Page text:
Whenever a high degree of civilization has been attained book-lovers have multiplied, and to the student with his modest desire to read his favourite author in a well-written or well-printed copy there has been added a class of owners suspected of caring more for the externals of books than for the enjoyment to be obtained by reading them. But although adumbrations of it existed under the Roman empire and towards the end of the middle ages, book-collecting, as it is now understood, is essentially of modern growth. A glance through what must be regarded as the medieval text-book on the love of books, the Philobiblon, attributed to Richard de Bury (written in 1345), shows that it deals almost exclusively with the delights of literature, and Sebastian Brant’s attack on the book-fool, written a century and a half later, demonstrates nothing more than that the possession of books is a poor substitute for learning. This is so obviously true that before book-collecting in the modern sense can begin it is essential that there should be no lack of books to read, just as until cups and saucers became plentiful there was no room for the collector of old china. Even when the invention of printing had reduced the cost of books by some 80%, book-collectors did not immediately appear. There is a natural temptation to imagine that the early book-owners, whose libraries have enriched modern collectors with some of their best-known treasures, must necessarily have been collectors themselves. This is far from being the case. Hardly a book of all that Jean Grolier (1479-1565) caused to be bound so tastefully for himself and his friends reveals any antiquarian instincts in its liberal owner, who bought partly to encourage the best printers of his day, partly to provide his friends with the most recent fruits of Renaissance scholarship. In England Archbishop Cranmer, Lords Arundel and Lumley, and Henry, prince of Wales (1594-1612), in France the famous historian Jacques Auguste de Thou (1553-1617), brought together the best books of their day in all departments of learned literature, put them into handsome leather jackets, and enriched them with their coats of arms, heraldic badges or other marks of possession. But they brought their books together for use and study, to be read by themselves and by the scholars who frequented their houses, and no evidence has been produced that they appreciated what a collector might now call the points of a book other than its fine condition and literary or informational merits.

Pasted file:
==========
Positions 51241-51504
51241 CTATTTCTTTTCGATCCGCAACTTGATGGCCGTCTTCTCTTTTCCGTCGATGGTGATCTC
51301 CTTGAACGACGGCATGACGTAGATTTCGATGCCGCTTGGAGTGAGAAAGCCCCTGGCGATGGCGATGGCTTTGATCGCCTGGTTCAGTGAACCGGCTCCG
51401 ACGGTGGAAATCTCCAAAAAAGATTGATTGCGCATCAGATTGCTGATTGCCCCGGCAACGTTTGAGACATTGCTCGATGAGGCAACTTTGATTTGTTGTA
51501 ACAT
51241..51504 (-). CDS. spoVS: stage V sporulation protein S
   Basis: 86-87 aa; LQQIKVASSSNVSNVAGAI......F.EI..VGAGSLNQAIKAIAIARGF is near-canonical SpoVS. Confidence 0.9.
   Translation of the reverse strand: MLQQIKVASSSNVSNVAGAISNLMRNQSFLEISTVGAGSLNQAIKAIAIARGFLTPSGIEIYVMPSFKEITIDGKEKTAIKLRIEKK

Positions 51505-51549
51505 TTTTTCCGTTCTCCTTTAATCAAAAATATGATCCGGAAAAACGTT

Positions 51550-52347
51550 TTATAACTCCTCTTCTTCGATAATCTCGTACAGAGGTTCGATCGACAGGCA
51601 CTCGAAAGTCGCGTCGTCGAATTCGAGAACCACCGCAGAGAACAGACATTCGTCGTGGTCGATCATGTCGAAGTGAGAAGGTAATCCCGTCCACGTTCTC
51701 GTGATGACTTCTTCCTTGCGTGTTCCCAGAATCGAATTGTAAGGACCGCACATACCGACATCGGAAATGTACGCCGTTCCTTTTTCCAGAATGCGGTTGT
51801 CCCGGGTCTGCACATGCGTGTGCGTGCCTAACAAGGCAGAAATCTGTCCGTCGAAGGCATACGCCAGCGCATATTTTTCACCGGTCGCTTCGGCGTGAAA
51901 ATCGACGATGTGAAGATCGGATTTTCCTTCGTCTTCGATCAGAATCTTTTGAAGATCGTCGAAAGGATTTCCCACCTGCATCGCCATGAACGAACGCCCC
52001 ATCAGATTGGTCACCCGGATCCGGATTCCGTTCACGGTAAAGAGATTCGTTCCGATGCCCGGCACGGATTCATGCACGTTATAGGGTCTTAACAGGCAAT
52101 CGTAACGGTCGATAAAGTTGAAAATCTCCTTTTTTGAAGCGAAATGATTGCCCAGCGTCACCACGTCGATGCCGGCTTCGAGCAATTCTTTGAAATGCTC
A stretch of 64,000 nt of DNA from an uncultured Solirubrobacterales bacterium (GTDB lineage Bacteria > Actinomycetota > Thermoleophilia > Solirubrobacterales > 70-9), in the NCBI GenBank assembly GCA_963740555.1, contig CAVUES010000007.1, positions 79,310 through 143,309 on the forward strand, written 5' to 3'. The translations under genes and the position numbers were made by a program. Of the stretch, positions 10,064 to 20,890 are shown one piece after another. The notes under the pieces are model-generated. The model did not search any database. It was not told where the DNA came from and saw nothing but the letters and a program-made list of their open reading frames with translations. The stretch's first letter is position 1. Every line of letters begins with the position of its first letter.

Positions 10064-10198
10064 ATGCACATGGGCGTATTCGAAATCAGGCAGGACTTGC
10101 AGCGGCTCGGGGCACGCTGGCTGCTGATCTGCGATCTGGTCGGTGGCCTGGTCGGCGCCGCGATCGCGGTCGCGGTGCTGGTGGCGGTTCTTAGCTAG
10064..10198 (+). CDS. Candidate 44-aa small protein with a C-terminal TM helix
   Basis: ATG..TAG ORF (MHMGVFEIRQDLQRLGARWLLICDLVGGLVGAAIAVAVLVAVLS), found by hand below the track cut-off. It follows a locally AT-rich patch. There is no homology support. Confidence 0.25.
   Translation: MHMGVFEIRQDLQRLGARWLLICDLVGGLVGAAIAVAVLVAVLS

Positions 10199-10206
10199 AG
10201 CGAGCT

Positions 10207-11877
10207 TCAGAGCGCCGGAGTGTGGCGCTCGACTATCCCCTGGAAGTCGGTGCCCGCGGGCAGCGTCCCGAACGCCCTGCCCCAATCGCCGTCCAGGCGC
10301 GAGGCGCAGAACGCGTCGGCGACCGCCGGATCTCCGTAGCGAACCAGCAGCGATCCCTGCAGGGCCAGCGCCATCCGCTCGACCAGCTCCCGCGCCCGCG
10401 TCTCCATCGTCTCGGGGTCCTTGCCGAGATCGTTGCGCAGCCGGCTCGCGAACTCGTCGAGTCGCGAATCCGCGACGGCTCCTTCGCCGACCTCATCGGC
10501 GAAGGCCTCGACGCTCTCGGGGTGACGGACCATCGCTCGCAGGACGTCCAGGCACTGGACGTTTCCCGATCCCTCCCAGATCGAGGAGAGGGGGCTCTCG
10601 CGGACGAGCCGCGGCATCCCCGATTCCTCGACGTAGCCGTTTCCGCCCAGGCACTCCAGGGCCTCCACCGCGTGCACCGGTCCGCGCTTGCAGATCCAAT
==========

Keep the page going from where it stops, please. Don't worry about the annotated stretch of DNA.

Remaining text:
(A.W. Pollard, “Book-collecting.” In: Encyclopædia Britannica, Vol. 4. Cambridge: Cambridge University Press, 1910, p. 222).